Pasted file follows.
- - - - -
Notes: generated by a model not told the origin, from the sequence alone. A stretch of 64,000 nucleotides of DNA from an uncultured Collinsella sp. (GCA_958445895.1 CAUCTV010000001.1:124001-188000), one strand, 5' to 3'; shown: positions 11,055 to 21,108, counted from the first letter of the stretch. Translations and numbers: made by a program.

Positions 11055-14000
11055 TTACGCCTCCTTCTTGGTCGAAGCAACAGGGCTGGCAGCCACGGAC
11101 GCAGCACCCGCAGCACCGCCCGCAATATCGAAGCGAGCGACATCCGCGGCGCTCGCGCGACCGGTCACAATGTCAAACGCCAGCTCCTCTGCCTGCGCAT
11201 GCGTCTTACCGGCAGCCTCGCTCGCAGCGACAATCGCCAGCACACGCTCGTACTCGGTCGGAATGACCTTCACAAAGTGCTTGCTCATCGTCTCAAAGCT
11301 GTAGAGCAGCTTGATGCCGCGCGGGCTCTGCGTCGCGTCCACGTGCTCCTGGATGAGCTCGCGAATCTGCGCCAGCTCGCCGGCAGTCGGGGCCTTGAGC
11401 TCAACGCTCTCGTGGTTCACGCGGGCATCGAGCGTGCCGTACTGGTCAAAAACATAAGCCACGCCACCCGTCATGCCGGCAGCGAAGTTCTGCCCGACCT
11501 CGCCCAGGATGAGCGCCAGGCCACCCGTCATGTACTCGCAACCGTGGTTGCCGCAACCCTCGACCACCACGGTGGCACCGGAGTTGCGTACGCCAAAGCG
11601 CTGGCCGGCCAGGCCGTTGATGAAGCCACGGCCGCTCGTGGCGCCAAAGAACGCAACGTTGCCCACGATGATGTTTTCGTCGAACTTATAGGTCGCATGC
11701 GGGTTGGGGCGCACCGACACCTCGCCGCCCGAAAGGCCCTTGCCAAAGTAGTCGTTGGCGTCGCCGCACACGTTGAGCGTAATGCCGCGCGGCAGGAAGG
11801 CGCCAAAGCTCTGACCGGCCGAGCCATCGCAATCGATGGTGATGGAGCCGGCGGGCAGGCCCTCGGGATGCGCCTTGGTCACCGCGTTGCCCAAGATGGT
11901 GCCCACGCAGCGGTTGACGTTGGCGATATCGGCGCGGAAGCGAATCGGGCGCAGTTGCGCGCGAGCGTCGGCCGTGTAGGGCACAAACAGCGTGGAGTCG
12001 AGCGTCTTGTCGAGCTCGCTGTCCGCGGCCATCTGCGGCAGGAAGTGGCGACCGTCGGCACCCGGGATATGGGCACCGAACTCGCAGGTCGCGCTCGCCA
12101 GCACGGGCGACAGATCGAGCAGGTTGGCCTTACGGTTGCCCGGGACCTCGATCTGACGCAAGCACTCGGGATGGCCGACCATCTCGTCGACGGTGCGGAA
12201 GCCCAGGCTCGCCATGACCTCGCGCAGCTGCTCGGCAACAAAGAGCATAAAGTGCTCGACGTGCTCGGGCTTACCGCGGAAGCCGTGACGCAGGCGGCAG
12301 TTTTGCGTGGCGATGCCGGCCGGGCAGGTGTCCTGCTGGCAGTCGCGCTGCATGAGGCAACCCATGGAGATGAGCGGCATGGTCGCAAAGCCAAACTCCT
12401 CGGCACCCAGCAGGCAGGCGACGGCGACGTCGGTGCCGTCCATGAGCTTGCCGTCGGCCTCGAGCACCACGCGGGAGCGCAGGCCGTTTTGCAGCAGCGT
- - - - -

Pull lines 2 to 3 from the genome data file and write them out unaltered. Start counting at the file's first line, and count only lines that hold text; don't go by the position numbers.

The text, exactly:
Positions 11055-14000
11055 TTACGCCTCCTTCTTGGTCGAAGCAACAGGGCTGGCAGCCACGGAC